In security, we talk about asymmetric attacks all the time. If you don’t know what that means, here’s an easy definition and some examples from the real world. We have to be careful not to conduct asymmetric attacks on ourselves, because frequently we inadvertently do just that.
An asymmetric attack is an attack that’s substantially more expensive to protect against than to launch. This makes them a common challenge in security.
My favorite asymmetric attack example: candy
Candy is my favorite real-world example of an asymmetric attack. It costs kids’ grandparents a dollar to load them up with candy. The kids are happy, the grandparents are happy because they made the kids feel good, and everyone wins. But guess who wins even bigger? The dentist. It costs their grandparents a dollar to sugar up my kids, but it costs me $100 to fix a cavity.
It’s not all roses for the kids either. Getting a filling is a lot less fun than eating that candy bar was.
Asymmetric attacks on ourselves
My favorite example of conducting asymmetric attacks on ourselves is moving SSH off port 22. I’ve seen plenty of people recommend doing it, because it’s really easy to do, and they think it really slows down an attacker. They’re right that it’s easy to do, at least on a single system. They underestimate how much time it takes to do at scale. They also overestimate how much it slows down an attacker and they underestimate the headache it causes your system administrators, who have to remember what random port you put SSH on. Sure, you could move it to port 222 or 2222 to make it easy to remember, but guess what the second and third ports are that attackers are going to try?
Anyone who can use Nmap can find your SSH service running on the nonstandard port in minutes. It took me three minutes to use Nmap to scan my entire /24. Since that’s probably less time than it takes to find the document that has the remapped ports in it, your sysadmins will likely resort to using Nmap to find your remapped SSH port. It wastes their time and frustrates them, contributing to burnout and turnover. All for a negligible security improvement.
And guess what? Any attacker is going to use Nmap to find your systems running SSH, since they probably don’t have a map of your network and even if they do, they don’t believe it. So you’re just forcing your attacker to do something they were going to do anyway. Nmap is something we all brag about knowing how to use on Linkedin, but if that impresses you, it shouldn’t. I’m more impressed if someone can use the vi text editor.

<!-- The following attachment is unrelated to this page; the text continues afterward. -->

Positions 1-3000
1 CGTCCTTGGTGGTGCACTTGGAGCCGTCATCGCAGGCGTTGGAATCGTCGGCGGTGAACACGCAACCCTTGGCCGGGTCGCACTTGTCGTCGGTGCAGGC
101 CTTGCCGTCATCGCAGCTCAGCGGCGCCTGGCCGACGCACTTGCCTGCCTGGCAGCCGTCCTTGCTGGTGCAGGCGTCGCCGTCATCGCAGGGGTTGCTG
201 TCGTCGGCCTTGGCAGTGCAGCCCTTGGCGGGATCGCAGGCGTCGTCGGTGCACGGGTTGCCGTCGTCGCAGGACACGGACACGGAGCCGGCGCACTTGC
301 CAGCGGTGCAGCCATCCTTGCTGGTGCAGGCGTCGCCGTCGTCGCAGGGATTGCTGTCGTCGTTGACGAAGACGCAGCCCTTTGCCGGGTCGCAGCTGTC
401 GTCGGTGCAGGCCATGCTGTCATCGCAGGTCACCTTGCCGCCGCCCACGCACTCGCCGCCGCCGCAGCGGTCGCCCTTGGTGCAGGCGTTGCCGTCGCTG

And if you think it’s a compensating control in your external space, let me introduce you to this thing called Shodan.
Let’s have a word about Nmap? Is it an example?
I could even argue that Nmap itself is an example of an asymmetric attack. Nmap is nowhere near as big and mysterious and difficult as people make it out to be. You can get a GUI version for Windows that makes it completely pointy and clicky. You don’t have to get access to a Unix or Linux host and know your way around Unix to use it. But even if all you have to work with is a command line, two minutes worth of web searches will give you a nice cheatsheet that tells you all you need to know to use it competently. And in a matter of minutes, the attacker has a better network map than you probably do.
But look at all the things we do to protect against Nmap. We spend thousands of dollars per year closing unnecessary ports. Thousands of dollars on security awareness training to teach our users how to make good passwords. Thousands more enforcing that password policy. All to protect ourselves from a tool that’s slightly harder to learn to use than a hammer.
Also, it’s important to remember Nmap isn’t a malicious tool inherently. It’s all about intent. I own a crowbar. I bought it when I had to tear out a water-damaged basement. Thieves use crowbars too, but crowbars are only malicious when being used to commit crimes. Tearing out water damage before mold could set in is good. Nmap is the same way.